A prospective study on the prevalence and risk factors of poststroke depressionA prospective study on the prevalence and risk factors of poststroke depression
Faculty of Pharmaceutical, Biomedical and Veterinary Sciences . Biomedical Sciences
Human molecular genetics
Neurochemistry and behaviour
Cerebrovascular Diseases Extra
3(2013):1, p. 1-13
University of Antwerp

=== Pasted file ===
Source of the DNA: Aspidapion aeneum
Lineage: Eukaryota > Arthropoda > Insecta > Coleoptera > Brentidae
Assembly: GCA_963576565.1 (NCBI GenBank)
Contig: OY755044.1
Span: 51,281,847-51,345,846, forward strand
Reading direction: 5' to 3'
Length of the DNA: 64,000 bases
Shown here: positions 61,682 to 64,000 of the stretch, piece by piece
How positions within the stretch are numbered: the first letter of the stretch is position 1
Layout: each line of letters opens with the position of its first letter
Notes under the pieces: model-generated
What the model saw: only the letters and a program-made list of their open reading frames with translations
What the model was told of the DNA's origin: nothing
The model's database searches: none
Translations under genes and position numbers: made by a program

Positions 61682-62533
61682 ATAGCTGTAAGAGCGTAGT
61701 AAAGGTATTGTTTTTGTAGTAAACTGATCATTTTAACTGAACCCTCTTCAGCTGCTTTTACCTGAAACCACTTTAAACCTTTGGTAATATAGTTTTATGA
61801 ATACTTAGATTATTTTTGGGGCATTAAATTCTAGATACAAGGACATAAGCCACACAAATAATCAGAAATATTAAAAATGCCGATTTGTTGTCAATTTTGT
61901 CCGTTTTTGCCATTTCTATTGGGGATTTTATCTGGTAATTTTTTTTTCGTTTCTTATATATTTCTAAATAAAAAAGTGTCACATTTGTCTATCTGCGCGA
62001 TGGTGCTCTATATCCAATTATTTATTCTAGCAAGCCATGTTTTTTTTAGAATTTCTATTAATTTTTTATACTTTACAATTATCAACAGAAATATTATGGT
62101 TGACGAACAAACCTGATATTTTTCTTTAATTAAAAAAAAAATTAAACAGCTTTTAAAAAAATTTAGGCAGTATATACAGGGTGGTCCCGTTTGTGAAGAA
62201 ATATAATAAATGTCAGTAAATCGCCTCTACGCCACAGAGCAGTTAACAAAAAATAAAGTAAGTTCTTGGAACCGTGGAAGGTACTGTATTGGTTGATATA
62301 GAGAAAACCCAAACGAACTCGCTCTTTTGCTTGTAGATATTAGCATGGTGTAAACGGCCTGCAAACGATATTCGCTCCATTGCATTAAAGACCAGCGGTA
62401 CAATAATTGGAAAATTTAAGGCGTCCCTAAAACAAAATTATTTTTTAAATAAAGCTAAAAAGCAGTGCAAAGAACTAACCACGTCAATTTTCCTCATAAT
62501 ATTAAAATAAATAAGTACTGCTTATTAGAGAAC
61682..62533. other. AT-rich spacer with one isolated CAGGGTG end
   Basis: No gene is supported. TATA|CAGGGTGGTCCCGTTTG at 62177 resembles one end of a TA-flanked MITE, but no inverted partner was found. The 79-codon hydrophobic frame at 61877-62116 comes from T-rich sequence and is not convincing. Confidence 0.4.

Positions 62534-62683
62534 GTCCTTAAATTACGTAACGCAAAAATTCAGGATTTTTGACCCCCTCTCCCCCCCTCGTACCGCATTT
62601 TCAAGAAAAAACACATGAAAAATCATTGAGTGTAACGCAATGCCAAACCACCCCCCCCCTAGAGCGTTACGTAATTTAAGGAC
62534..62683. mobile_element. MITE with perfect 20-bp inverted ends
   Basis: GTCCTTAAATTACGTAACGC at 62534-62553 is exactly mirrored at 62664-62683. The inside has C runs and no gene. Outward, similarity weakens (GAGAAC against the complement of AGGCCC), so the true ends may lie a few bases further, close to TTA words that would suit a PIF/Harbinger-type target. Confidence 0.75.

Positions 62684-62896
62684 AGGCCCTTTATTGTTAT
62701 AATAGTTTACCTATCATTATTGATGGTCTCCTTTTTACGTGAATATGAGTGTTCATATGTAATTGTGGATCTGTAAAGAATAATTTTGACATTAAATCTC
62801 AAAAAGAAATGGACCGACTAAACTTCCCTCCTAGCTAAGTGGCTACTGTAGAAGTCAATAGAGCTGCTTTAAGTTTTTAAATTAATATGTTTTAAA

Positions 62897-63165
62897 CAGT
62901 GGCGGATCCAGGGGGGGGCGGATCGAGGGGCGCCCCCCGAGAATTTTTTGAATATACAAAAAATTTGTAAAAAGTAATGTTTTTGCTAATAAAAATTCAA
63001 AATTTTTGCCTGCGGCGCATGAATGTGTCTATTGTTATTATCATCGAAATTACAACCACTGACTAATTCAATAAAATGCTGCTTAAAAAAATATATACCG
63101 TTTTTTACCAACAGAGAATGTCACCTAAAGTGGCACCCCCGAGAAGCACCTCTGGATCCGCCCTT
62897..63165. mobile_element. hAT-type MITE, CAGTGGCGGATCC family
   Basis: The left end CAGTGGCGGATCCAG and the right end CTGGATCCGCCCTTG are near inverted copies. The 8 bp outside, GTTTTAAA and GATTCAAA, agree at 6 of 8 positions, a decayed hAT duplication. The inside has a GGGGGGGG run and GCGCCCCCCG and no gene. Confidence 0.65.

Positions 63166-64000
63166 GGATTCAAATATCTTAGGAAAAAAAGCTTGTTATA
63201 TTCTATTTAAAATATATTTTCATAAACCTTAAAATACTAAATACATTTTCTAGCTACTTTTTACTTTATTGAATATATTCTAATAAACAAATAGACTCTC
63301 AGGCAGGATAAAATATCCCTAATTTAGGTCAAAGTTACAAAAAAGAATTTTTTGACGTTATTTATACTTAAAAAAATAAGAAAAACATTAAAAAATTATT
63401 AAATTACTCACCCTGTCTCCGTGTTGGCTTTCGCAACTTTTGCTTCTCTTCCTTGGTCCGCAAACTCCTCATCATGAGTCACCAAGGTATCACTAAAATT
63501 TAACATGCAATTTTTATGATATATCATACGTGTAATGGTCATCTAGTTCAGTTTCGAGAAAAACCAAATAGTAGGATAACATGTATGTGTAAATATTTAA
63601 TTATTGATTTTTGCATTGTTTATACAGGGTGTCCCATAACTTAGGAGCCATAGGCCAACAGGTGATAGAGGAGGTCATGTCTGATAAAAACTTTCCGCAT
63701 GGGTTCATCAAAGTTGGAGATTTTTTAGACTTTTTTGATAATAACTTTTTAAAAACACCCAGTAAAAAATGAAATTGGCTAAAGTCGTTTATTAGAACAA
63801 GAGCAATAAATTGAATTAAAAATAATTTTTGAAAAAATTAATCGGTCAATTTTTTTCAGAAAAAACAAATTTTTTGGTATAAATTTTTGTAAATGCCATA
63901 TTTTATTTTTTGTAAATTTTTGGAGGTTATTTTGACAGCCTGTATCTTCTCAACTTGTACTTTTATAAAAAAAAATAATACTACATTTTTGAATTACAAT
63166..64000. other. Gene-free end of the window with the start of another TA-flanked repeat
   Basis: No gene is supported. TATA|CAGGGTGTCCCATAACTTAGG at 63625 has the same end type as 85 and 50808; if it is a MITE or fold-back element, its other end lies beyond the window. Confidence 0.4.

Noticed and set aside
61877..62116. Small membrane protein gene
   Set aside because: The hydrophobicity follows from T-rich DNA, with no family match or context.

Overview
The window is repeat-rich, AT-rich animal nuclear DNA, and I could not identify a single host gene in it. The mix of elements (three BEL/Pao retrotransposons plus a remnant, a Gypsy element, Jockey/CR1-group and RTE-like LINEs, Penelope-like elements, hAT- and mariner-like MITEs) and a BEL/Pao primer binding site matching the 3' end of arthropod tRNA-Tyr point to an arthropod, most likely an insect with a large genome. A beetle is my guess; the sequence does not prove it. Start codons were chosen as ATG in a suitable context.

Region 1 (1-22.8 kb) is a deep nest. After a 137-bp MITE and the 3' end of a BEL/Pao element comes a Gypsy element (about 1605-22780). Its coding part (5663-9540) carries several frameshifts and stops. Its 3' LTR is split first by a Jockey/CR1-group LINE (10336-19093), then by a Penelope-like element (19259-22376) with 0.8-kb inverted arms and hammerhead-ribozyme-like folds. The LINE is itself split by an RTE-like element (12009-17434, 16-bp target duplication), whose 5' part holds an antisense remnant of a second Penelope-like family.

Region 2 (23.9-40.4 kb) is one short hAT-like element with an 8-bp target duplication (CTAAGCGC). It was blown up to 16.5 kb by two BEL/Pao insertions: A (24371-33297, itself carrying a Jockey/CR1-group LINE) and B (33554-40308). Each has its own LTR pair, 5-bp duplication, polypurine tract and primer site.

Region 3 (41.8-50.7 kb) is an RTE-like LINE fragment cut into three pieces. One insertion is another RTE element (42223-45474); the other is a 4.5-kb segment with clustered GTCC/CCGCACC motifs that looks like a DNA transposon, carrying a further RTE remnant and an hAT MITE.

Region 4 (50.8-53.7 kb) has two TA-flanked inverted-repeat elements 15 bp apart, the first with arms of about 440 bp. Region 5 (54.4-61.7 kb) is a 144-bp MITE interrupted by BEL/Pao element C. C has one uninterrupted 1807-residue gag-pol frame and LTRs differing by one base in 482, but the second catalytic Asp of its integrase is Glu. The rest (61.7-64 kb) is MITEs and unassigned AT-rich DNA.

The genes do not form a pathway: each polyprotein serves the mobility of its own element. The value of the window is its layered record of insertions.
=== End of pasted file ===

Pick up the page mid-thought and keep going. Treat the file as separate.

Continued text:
Background and Purpose: Poststroke depression (PSD) is common. Early detection of depressive symptoms and identification of patients at risk for PSD are important as PSD negatively affects stroke outcome and costs of medical care. Therefore, the aim of this study was to determine incidence and risk factors for PSD at 3 months after stroke. Methods: We conducted a prospective, longitudinal epidemiological study aiming to determine incidence and risk factors for PSD at 1, 3, 6, 12 and 18 months poststroke. The present data analysis covers the convalescent phase of 3 months poststroke. Participants in this study were inpatients, admitted to a stroke unit with first or recurrent stroke. Demographic data and vascular risk factors were collected and patients were evaluated at baseline and 3 months poststroke for functional and cognitive deficits, stroke characteristics, stroke severity and stroke outcome. Signs and symptoms of depression were quantified by means of the Cornell Scale for Depression (CSD) and Montgomery and Åsberg Depression Rating Scale (MADRS). Significantly associated variables from univariate analysis were analyzed by using multiple linear and logistic regression methods. Results: Data analysis was performed in 135 patients who completed follow-up assessments at 3 months poststroke. Depression (CSD score ≥8) was diagnosed in 28.1% of the patients. Patients with PSD were significantly more dependent with regard to activities of daily living (ADL) and displayed more severe physical and cognitive impairment than patients without PSD. A higher prevalence of speech and language dysfunction and apraxia were observed in patients with PSD (36.8 and 34.3%, respectively) compared to non-depressed stroke patients (19.6 and 12.4%; p = 0.036 and p = 0.004, respectively). Applying multiple linear regressions, cognitive impairment and reduced mobility as part of the Stroke Impact Scale were independently associated with PSD, as scored using CSD and MADRS (r2 = 0.269 and r2 = 0.474, respectively). Conclusions: The risk of developing PSD is increased in patients with more functional and cognitive impairment, greater dependency with regard to ADL functions and with occurrence of speech and language dysfunctions and apraxia. Multiple regression models indicated that the most determining features for depression risk in the convalescent phase after stroke include reduced mobility and cognitive impairment. Further studies on risk factors for PSD are essential, given its negative impact on rehabilitation and quality of life. Identification of risk factors for PSD may allow more efficacious preventive measures and early implementation of adequate antidepressive treatment.